TheChicGeek says, “Marine fragrances are hard to instil much depth into. The fresh, aqua top is always synthetic and, often, smells as such. The most interesting bit of this is the dry-down. It’s a light, soft and warm wood which fades into the background turning from aquatic blue to a soft sunset terracotta.” 

Goldfield & Banks - Pacific Rock Moss - 100ml - £135

Gucci quality is rubbish trends menswearGucci has been a fashion phenomenon over the last few years. It’s quirky, geek-chic and eccentric aesthetic has caught the world’s imagination and the sales have reflected that. When creative director, Alessandro Michele, arrived in January 2015 yearly sales were around the €4billion mark. In 2017, they had grown to €6.2billion, and last year it topped €8billion. It is forecast to smash the €10billion threshold in 2020 and is the star amongst Kering’s stable of brands.

But, growth is slowing, and while the Gucci look has been a barn-storming success, the reality of the product and its quality issues could be the reason for turning off many consumers. People talk, especially when things go wrong.

Left - Gucci's sales growth is slowing. Is the quality making consumers get outta here?

Though Gucci’s revenue was still up a healthy 16.3% to €4.61bn in the first half of this year, it is far below the 30%-plus growth levels the market had become used to. Gucci now accounts for 40% of Kering’s revenue and has ambitious aims to overtake Chanel and Louis Vuitton as the world’s number one luxury house in terms of turnover.

This huge growth has seen queues outside stores on streets like Bond Street and GG belts all over social media, but many consumers have been disappointed by the quality of the product and won’t be burnt twice. 

Speak to buyers or sales assistants at luxury stores about their thoughts on Gucci’s quality issues and they simply nod and shrug their shoulders, acknowledging what a growing numbers of consumers are realising. Gucci’s product is complicated and in order to make it at a price they can sell it at, they have, arguably, lowered the quality. Though the margins must also be huge.

When a brand is hot and hyped the quality isn’t questioned as much. But, the minute it starts to peak, these issues quickly become more noticeable and people aren’t afraid to tell their friends. This feels where Gucci is right now. While this isn’t particularly scientific, here are a few examples of Gucci’s quality issues from recent customers which could be slowing their growth.

Richard, 36, from London, says, “Like a mug I purchased the fluffy horsebit slippers when they first came out, they were lovely! Super cool, I was floating around fashion week in Milan like I owned the place! But, I was defo sucked in. 

“After 7 wears, the fur started to fall out, so I took them back to Gucci to get a replacement or repaired and they said they wouldn’t and couldn’t. So, I now have half furry slippers that are just discarded as they look like they have mange…” he says.

These famous ‘Princetown’ loafers were one of Gucci’s first hit products and continues to retail for around £750. “I haven’t shopped there since, not even for the mega tailoring they do now. The quality for price just isn’t there for me. Yes it’s cool, as it’s Gucci, but you have to draw the line somewhere!” says Richard.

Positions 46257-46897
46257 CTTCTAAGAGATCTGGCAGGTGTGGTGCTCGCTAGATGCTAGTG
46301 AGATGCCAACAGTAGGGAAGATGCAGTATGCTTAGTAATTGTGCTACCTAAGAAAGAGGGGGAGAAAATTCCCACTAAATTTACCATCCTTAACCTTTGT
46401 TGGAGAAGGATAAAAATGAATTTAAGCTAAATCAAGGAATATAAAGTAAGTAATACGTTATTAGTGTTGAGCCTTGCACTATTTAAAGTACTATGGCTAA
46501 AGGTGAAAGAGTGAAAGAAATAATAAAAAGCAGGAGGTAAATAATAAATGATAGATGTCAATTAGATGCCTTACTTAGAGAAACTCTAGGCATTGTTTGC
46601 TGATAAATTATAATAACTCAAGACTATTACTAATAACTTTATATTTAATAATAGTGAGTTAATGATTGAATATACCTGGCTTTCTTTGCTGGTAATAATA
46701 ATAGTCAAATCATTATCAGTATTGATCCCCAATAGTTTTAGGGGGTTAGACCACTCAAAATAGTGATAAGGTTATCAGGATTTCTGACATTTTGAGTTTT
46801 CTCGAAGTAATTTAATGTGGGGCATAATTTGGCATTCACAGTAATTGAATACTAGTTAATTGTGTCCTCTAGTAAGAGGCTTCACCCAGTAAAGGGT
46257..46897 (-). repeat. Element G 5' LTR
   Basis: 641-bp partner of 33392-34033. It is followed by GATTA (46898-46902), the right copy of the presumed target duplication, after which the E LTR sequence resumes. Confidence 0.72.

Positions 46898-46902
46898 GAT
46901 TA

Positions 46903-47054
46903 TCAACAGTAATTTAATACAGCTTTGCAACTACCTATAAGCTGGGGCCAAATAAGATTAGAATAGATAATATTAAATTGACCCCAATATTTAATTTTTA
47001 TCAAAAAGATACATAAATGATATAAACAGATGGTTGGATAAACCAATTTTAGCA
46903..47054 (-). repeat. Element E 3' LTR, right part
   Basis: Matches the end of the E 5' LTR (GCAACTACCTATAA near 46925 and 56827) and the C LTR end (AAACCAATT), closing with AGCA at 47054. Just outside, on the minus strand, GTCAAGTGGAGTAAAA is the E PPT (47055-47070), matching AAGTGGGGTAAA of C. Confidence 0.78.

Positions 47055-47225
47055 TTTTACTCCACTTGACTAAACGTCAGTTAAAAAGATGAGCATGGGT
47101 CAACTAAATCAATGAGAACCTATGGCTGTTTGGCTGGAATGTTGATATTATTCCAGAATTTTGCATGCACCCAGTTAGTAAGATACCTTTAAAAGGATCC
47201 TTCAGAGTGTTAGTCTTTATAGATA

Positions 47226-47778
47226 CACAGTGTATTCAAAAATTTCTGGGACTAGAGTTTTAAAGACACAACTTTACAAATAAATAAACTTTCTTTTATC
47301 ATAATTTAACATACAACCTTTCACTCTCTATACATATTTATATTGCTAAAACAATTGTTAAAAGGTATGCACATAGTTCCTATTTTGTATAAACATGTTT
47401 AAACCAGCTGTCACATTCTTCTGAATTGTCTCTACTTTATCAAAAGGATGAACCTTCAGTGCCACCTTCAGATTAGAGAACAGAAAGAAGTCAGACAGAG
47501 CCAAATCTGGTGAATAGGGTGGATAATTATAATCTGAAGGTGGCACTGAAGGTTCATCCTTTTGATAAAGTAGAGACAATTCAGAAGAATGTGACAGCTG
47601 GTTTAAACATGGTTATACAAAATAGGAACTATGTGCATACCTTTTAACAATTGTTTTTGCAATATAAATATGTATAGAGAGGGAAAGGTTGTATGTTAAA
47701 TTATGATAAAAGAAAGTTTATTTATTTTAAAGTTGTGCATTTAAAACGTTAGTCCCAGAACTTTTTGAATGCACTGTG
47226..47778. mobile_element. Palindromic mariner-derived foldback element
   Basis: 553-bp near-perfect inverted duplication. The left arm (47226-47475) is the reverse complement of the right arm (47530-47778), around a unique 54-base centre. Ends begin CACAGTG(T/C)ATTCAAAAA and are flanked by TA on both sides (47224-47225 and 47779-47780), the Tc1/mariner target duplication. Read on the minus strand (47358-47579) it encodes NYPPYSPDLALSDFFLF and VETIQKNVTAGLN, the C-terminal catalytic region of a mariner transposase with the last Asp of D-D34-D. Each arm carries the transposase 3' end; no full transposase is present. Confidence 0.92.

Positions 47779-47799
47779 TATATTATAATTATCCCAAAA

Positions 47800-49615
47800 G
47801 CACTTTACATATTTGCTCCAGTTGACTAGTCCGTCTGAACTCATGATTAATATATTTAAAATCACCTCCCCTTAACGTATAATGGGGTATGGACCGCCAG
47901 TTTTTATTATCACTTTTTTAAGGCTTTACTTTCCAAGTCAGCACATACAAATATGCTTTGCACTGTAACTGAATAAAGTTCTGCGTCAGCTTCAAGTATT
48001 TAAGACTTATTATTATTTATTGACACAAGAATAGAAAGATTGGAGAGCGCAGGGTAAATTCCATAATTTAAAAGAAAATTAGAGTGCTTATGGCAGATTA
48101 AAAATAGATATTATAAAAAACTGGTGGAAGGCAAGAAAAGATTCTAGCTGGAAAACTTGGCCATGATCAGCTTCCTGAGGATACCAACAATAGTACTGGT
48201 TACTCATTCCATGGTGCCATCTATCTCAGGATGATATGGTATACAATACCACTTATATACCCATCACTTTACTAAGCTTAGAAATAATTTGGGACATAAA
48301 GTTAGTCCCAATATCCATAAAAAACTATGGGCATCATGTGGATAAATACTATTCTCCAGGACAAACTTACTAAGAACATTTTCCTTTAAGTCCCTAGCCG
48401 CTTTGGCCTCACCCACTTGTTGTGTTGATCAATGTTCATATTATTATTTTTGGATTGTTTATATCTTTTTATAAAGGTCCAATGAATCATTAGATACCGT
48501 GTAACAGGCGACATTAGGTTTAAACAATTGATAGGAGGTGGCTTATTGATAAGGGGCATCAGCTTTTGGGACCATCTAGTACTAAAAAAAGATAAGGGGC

Gucci quality is rubbish trends menswear

Jess, 38, from London, says, “The runway pieces and handbags look as good as ever but the high volume, lower entry price point items look and feel cheaper.

“I bought a scarf about 2 years ago. The print is amazing but it's paper thin - the wool is virtually transparent. Initially, I wanted to purchase a GG logo belt, but I could see the leather wasn't good quality and wouldn't last. I have an Hermes belt that's over 10 years old and going strong - the Gucci one wouldn't last a year in my opinion.” she says. “They seem to be using lower quality materials in some instances, I'm assuming this is to increase profits.” says Jess.

There was a story of a well known London department not being able to add security tags on to those white Gucci logo T-shirts because they were so thin it was putting holes in the fabric. They were retailing for well over £300.

One respondent, wishing to remain anonymous, says, “I mean the quality of their product is pretty much on a level with the high street. They produce those flimsy t-shirts that you can’t actually wash as the fabric is too delicate and you certainly can’t put a security tag or pin in it as it will mark/leave a hole.”

“The embroidery work on those sweatshirts they were pumping out at the start of the resurgence were hit and miss (they looked like a machine had done them to make it look like it was crafted by hand but obviously wasn’t). And threads just looked loose and unkept.” they says.

Right - While the ideas and imagery is fantastic, do the goods live up to expectations?

“But maybe the most disappointing scenario is their loafers. I’ve got a few pairs and all of them, after the first wear, the insoles become loose and started to peel away exposing a sticky glue like substance that you have to stand in if you want to wear them... there is nothing luxury about that at all.”

Lois Spencer-Tracey, 36, blogger, www.bunnipunch.co.uk says, “The quality of Gucci could definitely be better. Some brands that are seen as on par produce products that are quality, but for the same price.”

“I have bought a couple of pieces from Gucci.” she says. “I have bought one of their statement tee’s which was definitely not worth the £375 mark and I decided not to purchase on of their trademark trainers as the quality of the shoe was so bad for £600.